Is Rest a Sufficient Prescription for Adolescents with Concussion?
With concussions accounting for 70-90% of brain injuries in the U.S., proper treatment is becoming more and more important. Following a concussion, patients are often told that they need to rest and give their brain time to heal from the traumatic incident—especially in the first few days. Rest is prescribed so patients avoid activities that could result in a second concussion. However, there is another reason—in theory, when the brain goes into a neurometabolic crisis following a concussion, rest can facilitate spontaneous neurometabolic recovery.
A recent study analyzed the benefits of comprehensive rest for adolescents with persistent symptoms following a concussion. Rest, in this study, was defined as staying home from school and avoiding other physically and mentally stimulating activities. The study had strict criteria, leading to a small sample size of only 13 adolescents. Of these patients, 46% had attention-deficit/hyperactivity disorder and 77% reported history of prior concussions. Due to the participants past medical history, it is stated that, “this sample had an over-representation of risk or complicating factors for concussion recovery.” The participants were evaluated at three intervals after their concussion: before prescribed rest outside of the specialty clinic, before prescribed rest inside the specialty clinic, and one week after prescribed rest inside the specialty clinic. Eight of the thirteen patients experienced improved symptoms or improved cognitive test scores after prescribed rest.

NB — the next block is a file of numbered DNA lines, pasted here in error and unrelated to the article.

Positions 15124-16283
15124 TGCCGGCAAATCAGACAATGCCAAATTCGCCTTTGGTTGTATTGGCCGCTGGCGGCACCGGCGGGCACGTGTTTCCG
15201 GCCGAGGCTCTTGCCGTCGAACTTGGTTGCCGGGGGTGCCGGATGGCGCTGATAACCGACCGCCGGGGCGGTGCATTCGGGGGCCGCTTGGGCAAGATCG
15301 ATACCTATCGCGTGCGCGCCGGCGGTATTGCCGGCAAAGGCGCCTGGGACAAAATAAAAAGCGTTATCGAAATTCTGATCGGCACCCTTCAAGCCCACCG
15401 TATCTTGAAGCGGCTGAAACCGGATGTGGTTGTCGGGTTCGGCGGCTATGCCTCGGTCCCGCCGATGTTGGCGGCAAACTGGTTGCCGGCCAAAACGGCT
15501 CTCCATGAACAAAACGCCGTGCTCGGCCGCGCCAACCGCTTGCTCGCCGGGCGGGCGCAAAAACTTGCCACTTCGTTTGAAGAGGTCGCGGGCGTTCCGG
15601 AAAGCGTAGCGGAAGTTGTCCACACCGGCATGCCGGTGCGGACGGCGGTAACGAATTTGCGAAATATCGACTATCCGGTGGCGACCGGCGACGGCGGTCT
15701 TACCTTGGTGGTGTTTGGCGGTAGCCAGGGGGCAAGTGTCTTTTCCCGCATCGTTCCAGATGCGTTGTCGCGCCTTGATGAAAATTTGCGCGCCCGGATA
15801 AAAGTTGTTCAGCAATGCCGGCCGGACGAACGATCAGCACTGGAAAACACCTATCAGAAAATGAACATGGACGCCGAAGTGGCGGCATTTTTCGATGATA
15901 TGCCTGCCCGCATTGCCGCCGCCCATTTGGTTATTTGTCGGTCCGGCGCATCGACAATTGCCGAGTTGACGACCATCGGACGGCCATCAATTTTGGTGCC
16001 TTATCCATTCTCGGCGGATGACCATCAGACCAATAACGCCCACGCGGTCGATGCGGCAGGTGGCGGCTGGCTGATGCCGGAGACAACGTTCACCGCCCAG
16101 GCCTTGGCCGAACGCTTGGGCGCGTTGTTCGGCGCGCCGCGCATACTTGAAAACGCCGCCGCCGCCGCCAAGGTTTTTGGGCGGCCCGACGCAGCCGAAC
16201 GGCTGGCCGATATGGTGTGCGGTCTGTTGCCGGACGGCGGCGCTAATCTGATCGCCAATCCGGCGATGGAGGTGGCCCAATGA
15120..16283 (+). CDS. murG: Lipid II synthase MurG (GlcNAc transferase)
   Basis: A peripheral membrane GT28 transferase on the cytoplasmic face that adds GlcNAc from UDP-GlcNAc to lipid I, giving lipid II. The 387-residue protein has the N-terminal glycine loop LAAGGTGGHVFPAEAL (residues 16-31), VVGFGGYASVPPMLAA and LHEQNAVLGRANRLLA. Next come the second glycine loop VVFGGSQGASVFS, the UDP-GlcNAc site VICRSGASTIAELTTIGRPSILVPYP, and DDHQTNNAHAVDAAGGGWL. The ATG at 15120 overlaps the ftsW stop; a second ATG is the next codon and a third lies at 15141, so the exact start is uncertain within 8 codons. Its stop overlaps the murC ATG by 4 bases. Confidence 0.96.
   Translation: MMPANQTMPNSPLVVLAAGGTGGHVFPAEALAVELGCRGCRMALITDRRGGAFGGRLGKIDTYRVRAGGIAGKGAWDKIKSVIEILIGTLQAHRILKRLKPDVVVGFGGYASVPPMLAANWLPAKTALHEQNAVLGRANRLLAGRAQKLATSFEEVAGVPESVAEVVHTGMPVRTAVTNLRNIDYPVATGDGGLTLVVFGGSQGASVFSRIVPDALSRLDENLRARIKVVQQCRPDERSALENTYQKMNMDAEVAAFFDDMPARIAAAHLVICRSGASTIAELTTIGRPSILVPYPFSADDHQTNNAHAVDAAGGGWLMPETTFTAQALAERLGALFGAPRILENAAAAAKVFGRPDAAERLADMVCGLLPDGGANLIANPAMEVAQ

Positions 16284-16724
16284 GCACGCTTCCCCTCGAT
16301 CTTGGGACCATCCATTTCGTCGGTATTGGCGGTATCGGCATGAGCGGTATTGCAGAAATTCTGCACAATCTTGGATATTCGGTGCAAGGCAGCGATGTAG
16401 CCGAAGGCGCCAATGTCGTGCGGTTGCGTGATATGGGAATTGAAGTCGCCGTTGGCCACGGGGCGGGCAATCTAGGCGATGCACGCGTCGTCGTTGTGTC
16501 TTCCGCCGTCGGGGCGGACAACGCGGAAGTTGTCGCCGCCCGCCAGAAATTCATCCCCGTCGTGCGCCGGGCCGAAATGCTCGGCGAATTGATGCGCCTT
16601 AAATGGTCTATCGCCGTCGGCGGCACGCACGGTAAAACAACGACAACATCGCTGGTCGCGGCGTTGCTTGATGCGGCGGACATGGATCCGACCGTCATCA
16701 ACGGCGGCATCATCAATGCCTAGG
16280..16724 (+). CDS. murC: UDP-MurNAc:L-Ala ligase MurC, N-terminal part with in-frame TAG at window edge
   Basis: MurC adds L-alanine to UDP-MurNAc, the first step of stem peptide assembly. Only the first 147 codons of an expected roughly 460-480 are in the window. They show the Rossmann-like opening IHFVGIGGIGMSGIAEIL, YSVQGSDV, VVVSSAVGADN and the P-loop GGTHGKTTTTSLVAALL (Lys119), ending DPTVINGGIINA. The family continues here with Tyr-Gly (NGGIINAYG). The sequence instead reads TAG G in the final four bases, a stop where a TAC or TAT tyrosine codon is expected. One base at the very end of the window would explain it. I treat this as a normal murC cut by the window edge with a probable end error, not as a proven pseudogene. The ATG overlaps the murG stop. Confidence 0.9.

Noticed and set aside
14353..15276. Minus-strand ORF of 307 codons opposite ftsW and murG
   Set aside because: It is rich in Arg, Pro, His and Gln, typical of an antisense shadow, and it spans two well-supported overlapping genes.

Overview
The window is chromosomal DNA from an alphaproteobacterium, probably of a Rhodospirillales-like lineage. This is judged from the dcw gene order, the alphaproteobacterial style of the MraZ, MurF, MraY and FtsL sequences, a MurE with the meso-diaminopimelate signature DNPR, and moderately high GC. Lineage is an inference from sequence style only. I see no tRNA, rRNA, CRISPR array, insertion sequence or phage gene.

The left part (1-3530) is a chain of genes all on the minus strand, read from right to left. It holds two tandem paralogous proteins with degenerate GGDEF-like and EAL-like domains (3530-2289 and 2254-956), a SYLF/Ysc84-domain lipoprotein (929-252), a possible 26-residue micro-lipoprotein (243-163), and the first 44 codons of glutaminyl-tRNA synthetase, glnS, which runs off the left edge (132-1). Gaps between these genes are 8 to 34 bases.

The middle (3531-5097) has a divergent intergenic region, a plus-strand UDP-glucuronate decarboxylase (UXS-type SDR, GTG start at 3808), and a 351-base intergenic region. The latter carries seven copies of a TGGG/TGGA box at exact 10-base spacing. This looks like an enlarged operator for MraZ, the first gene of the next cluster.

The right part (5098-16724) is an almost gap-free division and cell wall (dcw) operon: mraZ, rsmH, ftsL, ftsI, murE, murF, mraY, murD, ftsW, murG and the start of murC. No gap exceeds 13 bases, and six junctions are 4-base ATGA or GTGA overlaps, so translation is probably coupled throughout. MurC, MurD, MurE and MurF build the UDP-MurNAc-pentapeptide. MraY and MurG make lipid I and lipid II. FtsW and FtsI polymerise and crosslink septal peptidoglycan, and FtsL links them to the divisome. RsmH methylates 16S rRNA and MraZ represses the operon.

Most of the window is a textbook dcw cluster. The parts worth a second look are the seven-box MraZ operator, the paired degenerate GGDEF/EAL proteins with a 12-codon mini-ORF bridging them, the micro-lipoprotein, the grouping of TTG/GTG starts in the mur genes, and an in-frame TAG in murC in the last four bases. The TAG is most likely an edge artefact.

This study suggests that prescribing rest to concussion patients has clear benefits, even in the event of prior concussions or cognitive disorders. The study also suggests that patients ease back into their pre-concussion activities at a moderate pace, allowing their brain time to finish healing and not interfere with the overall outcome.
Click here to read the abstract for the article.